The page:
A plume of the toxic chemical 1,4 dioxane released by the former Gelman Sciences complex has contaminated wells and threatens Ann Arbor’s main source for drinking water. A proposed amendment to a consent judgement would require more groundwater testing and more cleanup of groundwater to remove the chemical.
The proposal would also pump the treated water into the nearby First Sister Lake. However, the treated water will still have trace amounts of dioxane in it.
“The introduction of treated water into the Sister Lakes system is a major -and for my part- a primary objection,” said Ann Arbor Mayor Christopher Taylor.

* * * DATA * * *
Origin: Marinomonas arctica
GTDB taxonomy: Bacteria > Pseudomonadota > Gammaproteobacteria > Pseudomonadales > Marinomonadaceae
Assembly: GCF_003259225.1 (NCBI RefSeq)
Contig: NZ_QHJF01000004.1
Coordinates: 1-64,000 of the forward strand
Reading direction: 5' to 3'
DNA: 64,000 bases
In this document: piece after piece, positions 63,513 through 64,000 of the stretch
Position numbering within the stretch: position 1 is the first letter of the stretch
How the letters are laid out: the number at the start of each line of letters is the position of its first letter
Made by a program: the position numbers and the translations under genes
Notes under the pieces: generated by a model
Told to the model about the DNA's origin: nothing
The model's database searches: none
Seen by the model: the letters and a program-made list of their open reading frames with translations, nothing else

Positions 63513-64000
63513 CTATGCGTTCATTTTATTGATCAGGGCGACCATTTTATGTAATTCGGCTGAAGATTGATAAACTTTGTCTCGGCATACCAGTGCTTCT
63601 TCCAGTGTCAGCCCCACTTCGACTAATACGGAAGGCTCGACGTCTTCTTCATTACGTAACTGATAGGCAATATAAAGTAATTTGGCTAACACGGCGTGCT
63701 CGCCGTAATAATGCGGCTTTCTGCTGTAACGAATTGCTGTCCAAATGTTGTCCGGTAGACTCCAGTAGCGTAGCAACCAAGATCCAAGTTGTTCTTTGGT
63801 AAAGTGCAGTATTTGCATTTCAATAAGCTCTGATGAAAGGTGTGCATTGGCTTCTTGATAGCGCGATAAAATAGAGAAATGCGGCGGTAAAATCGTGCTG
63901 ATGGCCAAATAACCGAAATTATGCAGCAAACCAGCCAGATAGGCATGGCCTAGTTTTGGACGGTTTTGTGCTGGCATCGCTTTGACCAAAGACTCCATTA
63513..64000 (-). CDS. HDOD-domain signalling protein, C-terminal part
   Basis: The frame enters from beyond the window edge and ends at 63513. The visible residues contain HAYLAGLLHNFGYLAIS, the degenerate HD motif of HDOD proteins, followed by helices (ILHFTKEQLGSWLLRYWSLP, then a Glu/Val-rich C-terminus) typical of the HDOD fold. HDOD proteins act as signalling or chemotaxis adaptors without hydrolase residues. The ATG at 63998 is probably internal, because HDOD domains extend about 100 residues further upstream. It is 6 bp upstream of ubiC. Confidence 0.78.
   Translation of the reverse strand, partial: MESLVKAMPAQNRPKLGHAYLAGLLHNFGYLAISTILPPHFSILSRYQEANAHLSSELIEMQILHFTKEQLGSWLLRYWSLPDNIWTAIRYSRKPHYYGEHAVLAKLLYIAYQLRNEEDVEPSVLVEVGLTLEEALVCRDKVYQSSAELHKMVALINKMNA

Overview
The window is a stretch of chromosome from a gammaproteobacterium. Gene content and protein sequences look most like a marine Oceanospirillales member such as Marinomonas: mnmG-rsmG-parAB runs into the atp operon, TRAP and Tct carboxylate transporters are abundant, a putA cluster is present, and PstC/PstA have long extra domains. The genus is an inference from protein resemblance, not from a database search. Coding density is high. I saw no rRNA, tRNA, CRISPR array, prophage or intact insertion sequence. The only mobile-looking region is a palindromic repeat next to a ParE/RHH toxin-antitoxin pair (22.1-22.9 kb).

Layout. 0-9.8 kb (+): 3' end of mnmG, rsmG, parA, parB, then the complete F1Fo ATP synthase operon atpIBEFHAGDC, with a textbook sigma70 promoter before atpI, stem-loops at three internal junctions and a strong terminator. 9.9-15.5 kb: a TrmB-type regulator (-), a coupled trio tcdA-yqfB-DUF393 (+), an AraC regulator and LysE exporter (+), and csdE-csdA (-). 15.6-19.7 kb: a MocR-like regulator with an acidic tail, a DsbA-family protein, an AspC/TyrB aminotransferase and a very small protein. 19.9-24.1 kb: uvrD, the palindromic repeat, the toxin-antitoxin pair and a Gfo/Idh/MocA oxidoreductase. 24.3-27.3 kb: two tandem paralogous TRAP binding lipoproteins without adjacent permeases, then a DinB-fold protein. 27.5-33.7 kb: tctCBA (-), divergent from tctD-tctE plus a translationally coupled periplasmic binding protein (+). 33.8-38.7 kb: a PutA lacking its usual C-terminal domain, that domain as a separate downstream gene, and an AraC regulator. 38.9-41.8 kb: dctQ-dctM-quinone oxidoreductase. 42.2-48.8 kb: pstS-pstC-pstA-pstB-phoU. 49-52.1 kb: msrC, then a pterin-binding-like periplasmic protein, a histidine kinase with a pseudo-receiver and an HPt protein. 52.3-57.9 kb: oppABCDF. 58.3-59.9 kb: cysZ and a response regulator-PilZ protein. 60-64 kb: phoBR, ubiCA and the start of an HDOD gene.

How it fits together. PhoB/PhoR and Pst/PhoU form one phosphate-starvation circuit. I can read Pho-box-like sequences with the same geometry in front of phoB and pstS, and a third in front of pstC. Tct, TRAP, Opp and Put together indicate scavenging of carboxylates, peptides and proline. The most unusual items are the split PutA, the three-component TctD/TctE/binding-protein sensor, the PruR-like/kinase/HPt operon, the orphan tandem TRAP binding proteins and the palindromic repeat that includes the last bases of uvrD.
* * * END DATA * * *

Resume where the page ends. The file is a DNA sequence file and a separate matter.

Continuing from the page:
Ann Arbor, Washtenaw County, Scio Township, and the Huron Valley Watershed Council will vote on whether to accept the proposed changes. Each entity is an intervener in the case.
“I will not support a consent judgment that includes discharge into the Sister Lakes. Whether there can be some progress between now and then or whether our resolution can be conditional, those are still up in the air right now,” Taylor said.
If the entities have conditions they want, the new proposal would have to be negotiated yet again between the polluter, Gelman, and the judge who ultimately has final say in the case.
The City of Ann Arbor and other interveners in the case will be voting on the proposal later this month.